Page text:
Reference: Choteau (MT) Acantha (May 13, 2020) “Plan for children’s future when making out a will”

 

Balancing retirement with special needs planning

Your Estate Plan Needs to Be Customized

The only thing worse than having no estate plan, is an estate plan created from a ‘fill-in-the-blank’ form, according to the recent article “Don’t settle for a generic estate plan” from The News-Enterprise. Your estate plan needs to be customized. Compare having an estate plan created to buying a home. Before you start packing, you think about the kind of house you want and how much you can spend. You also talk with real estate agents and mortgage brokers to get ready.

Even when you find a house you love, you don’t write a check right away. You hire an engineer to inspect the property. You might even bring in contractors for repair estimates. At some point, you contact an insurance agent to learn how much it will cost to protect the house. You rely on professionals, because buying a home is an expensive proposition and you want to be sure it will suit your needs and be a sound investment.

The same process goes for your estate plan. You need the advice of a skilled professional–the estate planning lawyer. Sometimes you want input from trusted family members or friends. There other times when you need the estate planning lawyer to help you get past the emotions that can tangle up an estate plan and anticipate any family dynamics that could become a problem in the future.

An estate planning attorney will also help you to avoid problems you may not anticipate. If the family includes a special needs individual, leaving money to that person could result in their losing government benefits. Giving property to an adult child to try to avoid nursing home costs could backfire, making you ineligible for Medicaid coverage and cause your offspring to have an unexpected tax bill.

Your estate planning lawyer should work with your team of professional advisors, including your financial advisor, accountant and, if you own a business, your business advisor. Think of it this way—you wouldn’t ask your real estate agent to do a termite inspection or repair a faulty chimney. Your estate plan needs to be created and updated by a skilled professional: the estate planning lawyer.

Once your estate plan is completed, it’s not done yet. Make sure that the people who need to have original documents—like a power of attorney—have original documents or tell them where they can be found when needed. Keep in mind that many financial institutions will only accept their own power of attorney forms, so you may need to include those in your estate plan.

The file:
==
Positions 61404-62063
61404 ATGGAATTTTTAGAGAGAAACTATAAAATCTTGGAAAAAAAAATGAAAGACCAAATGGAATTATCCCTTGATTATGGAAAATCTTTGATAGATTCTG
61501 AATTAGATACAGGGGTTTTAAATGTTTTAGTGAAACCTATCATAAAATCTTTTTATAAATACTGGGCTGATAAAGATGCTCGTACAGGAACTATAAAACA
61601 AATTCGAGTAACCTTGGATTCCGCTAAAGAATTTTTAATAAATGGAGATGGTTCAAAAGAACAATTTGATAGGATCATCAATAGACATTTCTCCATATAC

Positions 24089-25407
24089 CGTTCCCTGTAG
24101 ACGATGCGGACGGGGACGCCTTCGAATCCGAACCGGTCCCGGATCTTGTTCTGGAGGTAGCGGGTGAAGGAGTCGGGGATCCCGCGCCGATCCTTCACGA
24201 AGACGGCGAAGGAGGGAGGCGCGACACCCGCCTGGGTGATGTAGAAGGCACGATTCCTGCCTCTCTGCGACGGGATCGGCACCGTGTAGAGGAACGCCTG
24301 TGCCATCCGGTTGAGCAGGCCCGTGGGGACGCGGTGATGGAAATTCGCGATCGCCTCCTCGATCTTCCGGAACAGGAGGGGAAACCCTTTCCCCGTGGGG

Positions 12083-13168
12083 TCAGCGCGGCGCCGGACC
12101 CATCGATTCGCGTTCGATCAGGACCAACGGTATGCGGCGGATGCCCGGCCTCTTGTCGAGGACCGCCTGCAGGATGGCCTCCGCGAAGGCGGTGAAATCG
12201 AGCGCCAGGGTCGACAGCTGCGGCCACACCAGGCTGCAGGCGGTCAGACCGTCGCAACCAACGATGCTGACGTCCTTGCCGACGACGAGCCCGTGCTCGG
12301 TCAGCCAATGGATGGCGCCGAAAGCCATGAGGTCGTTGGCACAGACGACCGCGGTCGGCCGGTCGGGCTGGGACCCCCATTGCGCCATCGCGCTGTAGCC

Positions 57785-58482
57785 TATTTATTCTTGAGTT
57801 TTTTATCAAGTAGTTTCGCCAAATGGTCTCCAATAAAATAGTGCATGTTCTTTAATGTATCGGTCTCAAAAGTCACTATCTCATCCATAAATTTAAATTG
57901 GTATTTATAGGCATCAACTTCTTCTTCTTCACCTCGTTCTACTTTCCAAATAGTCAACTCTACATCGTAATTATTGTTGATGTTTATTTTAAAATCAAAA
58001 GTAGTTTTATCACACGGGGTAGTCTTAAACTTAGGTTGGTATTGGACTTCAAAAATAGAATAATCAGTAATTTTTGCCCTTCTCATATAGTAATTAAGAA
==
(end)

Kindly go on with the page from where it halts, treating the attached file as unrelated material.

Medical documents, like advance directives and healthcare powers of attorney, should be given to the people you selected to make decisions on your behalf. Make a list of the documents in your estate plan and where they can be found.

Preparing an estate plan is not just signing a series of fill-in-the-blank forms. Your estate plan needs to be customized. It is a means of protecting and passing down the estate that you have devoted a lifetime to creating, no matter its size.

Reference: The News-Enterprise (June 23, 2020) “Don’t settle for a generic estate plan”

 

Balancing retirement with special needs planning

Making Social Security Benefits Work

How does Social Security benefits work in my estate planning? A financial power of attorney (POA) is a critical element of an estate plan. This document makes certain that a person you named takes care of your finances, when you are unable. Part of managing your finances is coordinating your Social Security benefits—whether you already are getting them or will apply for them down the road.

However, what many people don’t realize, is that the Social Security Administration (SSA) doesn’t recognize POAs. Instead, as part of your estate plan, you need to contact the SSA and make an advance designation of a representative payee, according to Forbes’ article entitled “The Surprising But Essential Estate Planning Step For Social Security Benefits.”

This feature lets an individual select one or more people to manage their Social Security benefits. The SSA then, in most situations, must work with the named individual or individuals. You can designate up to three people as advance designees and list them in order of priority. If the first one isn’t available or is unable to perform the role, the SSA will move to the next one on your list.

A person who’s already getting benefits may name an advance designee at any point. Someone claiming benefits can name the designee during the claiming process. You can also change the designees at any time.

When you name a designee, the SSA will evaluate him or her and determine the person’s suitability to act on your behalf. Once he or she is accepted, a designee becomes the representative payee for your benefits. They will get the Social Security benefits on your behalf and are required to use the money to pay for your current needs.